By Christian Jarrett (ed.)
Icon Books – £12.99
Who’d have ever thought there’d be a quintessential link between a certain strand of psychology and a certain configuration of crass rap; but in this exceedingly easy to read reference book, 30-Second Psychology – The 50 Most Thought Provoking Psychology Theories, Each Explained in Half a Minute, there is indeed a link as well as a considerable mention.
In the section on ‘Positive Psychology, one of the five contributors states: ‘’’That don’t kill me can only make me stronger.’ So sang rapper Kanye West in his 2007 track ‘Stronger.’ Friedrich Nietzsche, the German philosopher, put it similarly in the nineteenth century when he wrote, ‘What doesn’t kill us makes us stronger.’ Their words would make an ideal motto for positive psychology – a movement that was launched by University of Pennsylvania psychologist Martin Seligman […] in 1998. Seligman lamented the fact that psychology had for so long focused on mental ailments and distress. He called on the discipline to focus more on the positive – on people’s strengths and virtues.’’
So having taken psychology out of the dusty vaults of Viennese didacticism, Seligman, rather like the editor of these fifty theories, Christian Jarrett – award-winning journalist for The Psychologist – has endeavoured to deliver the discipline to that of a far wider audience. And not a moment too soon might I add. For as ever increasing numbers of young people opt for a Bachelor of Arts in media studies – by way of hit’n’run infamy for all the wrong reasons (myopic glamour and translucent depth by way of push-up bras and the thirty second sound bite) – such disciplines as science and maths are falling by the way-side.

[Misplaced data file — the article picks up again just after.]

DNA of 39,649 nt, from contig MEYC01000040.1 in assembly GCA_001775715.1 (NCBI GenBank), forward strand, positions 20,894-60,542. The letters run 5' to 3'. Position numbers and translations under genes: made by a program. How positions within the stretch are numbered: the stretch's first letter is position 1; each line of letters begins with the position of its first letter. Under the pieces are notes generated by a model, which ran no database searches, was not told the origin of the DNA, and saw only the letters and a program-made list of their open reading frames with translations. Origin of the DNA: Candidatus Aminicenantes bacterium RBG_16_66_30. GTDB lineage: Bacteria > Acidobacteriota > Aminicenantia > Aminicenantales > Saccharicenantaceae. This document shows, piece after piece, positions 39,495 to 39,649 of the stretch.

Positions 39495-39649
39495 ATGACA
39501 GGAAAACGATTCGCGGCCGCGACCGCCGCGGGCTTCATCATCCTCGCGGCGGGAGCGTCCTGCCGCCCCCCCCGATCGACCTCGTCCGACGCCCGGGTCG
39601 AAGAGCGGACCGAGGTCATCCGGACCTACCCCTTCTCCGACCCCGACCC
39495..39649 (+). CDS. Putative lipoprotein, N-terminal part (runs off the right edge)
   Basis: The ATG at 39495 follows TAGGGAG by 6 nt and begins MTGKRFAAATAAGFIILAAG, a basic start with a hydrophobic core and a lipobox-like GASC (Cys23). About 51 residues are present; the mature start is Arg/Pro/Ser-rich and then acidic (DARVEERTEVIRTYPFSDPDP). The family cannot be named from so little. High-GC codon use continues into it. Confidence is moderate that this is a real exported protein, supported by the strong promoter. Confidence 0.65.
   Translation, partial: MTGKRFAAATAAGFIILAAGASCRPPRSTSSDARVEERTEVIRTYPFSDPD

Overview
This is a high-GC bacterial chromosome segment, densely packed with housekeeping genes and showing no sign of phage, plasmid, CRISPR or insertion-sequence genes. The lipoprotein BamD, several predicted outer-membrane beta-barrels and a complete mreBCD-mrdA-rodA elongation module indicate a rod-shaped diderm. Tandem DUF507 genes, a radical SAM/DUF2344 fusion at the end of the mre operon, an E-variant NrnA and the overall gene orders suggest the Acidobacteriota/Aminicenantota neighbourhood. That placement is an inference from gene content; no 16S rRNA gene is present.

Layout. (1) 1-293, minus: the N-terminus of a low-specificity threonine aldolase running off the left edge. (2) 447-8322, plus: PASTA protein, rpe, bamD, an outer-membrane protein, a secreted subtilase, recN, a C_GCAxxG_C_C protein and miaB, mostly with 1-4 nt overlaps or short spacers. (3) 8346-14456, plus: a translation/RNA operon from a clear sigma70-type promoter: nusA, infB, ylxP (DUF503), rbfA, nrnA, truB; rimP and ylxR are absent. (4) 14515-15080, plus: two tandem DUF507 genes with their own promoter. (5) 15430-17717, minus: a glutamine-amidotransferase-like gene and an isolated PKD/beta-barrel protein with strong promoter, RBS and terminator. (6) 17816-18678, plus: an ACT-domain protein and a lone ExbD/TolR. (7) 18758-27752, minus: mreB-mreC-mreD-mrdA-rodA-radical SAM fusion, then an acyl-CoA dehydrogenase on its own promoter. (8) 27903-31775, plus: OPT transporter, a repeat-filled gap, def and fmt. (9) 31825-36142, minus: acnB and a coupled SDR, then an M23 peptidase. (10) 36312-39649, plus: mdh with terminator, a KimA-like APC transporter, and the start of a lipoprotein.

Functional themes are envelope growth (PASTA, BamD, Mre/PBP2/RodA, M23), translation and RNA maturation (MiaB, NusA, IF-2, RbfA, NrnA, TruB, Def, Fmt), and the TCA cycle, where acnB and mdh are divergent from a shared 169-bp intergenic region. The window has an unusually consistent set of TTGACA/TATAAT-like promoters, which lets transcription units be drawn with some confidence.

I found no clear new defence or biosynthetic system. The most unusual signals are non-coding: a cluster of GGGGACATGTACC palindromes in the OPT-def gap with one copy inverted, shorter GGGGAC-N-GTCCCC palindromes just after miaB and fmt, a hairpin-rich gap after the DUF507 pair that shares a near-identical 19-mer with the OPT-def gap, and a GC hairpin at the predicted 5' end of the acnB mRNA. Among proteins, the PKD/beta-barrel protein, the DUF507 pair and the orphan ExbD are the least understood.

To be sure, I’ve heard of a number of British universities offering free degree courses in science and maths – which really is a terrible state of affairs, especially considering the current economic crisis. So it’s all the more refreshing to stumble upon a book such as this, which somehow manages to depict what is more often than not considered a dry, dense, dichotomy of a subject, as being more than approachable, and dare I say it, somehow sexy.
As Jarrett writes in the Introduction: ‘’Each of the book’s 50 entries provides a plain English 30-second introduction, a 3-second ‘psyche’ for when you’re really in a rush, and a 3-minute analysis, which probes a little deeper. The chapters also include biographical profiles of some of the luminaries in this field, including Sigmund Freud and William James. Whether you choose to dip in or to study the book from cover to cover, you are about to learn about the most complex entity in the universe – the human mind. Have fun!’’
The overall layout and design of the book is most inviting – that its actual cover is reminiscent of an early Foo Fighters album is rather fetching to say the least! There’s lots of room to breath and generally reflect and cogitate upon what one may have read (which could be anything from Psychoanalysis to Milgram’s Obedience Study, Pavlov’s Dogs to Beck’s Cognitive Therapy). But the best thing about 30-Second Psychology is its simplicity and all round inviting manner.